The Symbiotic relationship between stone and steel
We who sharpen steel have a goal in mind even before we pick up the blade or lay out the stone. The goal is a target, a product of work begun and finished. In these respects, I am looking for the finished product to represent the work I have done with that particular stone upon that unique steel. Certain steels work best with certain stones, Japanese professionals have laid out this axiom for all to see regarding the sharpening and "polishing" of samurai swords. Sharpness to a blade is the obvious target, keenness when measured in microns is thrilling, but how about the adjoining 30% of cutting zone, the softer jigane-iron between the shinogi transition of upper portion of the hamon of the bevel of blade represented by soft iron. What role does that softer jigane kireha portion of the blade play in useful working. Or is it just for show? And how do we approach the refining of the two metals along these same themes?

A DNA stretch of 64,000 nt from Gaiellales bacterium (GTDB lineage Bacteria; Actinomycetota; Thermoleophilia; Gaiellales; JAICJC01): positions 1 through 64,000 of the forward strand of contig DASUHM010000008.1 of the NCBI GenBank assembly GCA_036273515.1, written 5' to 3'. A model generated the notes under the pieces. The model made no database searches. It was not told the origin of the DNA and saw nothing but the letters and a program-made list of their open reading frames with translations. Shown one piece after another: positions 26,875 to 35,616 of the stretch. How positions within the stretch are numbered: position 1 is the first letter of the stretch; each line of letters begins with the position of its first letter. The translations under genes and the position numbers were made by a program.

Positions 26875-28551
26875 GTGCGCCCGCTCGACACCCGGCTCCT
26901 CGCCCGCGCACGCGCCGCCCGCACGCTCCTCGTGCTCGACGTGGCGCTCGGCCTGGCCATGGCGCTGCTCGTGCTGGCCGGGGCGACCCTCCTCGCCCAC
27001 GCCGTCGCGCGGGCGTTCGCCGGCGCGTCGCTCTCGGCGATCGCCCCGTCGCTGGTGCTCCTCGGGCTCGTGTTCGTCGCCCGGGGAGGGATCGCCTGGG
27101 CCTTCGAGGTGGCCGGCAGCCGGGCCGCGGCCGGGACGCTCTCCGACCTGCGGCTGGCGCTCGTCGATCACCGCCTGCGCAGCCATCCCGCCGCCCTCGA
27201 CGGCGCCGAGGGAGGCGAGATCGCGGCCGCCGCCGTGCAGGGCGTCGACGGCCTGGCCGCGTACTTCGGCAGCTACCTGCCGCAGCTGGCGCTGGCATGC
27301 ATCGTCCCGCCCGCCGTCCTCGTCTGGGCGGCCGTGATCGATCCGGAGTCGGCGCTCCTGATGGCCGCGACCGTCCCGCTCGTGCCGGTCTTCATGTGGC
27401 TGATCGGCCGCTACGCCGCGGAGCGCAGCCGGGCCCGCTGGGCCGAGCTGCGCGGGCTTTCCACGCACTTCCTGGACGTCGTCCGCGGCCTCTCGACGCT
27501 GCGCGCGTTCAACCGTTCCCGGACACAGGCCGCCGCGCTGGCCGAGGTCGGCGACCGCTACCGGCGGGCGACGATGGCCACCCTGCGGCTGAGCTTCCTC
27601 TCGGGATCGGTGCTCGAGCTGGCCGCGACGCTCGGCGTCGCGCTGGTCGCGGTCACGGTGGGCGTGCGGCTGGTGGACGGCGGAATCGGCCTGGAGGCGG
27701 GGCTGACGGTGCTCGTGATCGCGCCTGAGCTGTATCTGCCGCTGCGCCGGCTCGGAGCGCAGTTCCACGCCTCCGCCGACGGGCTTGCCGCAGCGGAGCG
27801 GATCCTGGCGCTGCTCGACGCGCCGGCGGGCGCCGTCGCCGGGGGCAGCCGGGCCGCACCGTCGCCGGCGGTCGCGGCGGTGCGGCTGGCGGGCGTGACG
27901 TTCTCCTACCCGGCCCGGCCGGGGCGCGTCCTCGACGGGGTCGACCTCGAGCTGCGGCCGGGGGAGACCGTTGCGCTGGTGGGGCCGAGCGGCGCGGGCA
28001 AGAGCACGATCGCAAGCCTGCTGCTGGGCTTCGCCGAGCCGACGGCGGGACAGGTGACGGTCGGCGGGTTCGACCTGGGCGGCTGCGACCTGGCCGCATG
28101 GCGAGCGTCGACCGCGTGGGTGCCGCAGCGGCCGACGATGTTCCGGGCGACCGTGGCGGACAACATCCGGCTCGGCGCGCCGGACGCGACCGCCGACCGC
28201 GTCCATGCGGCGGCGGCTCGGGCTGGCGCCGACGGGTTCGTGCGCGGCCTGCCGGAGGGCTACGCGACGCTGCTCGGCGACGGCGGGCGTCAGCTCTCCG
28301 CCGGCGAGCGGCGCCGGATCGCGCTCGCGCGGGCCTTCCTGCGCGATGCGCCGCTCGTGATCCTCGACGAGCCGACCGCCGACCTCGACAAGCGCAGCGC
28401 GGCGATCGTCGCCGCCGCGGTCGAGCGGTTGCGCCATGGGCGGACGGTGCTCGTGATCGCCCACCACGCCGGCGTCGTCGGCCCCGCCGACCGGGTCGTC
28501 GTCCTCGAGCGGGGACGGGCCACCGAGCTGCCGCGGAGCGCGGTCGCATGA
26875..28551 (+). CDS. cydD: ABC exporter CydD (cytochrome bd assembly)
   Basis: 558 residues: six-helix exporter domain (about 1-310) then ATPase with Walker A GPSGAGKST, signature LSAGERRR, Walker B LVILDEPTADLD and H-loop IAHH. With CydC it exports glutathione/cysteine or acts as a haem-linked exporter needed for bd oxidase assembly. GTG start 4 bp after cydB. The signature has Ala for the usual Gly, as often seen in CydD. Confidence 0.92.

In Japan all parts of the tool matter and demand respect. For knives or tools, they all work together, and when sharpening/honing tools & knives stone touching metal is where esthetic and productive share a platform. And this is intentional so that certain metal parts are forced or encourage to support one another.
There are distinct surfaces on these traditional Japanese knifes, and the kanna woodworkers plane and of a kamisori razor that are called the "ura". The ura must not be touched by the sharpening stone. Traditional polishers of hocho knives and kamisori razors but especially historic katana swords follow this regime. For the maintenance and restoration of katana the technique even involves the use of two recognized types of abrasive, those being Jizuya (jigane toishi) & Hazuya (hagane toishi) for those individual portions of the blade. The thesis regarding katana servicing is itself historic. The knowledge of the few tools, materials and techniques should lead to their use. Diverging from technique jeopardizes the geometry of the blade.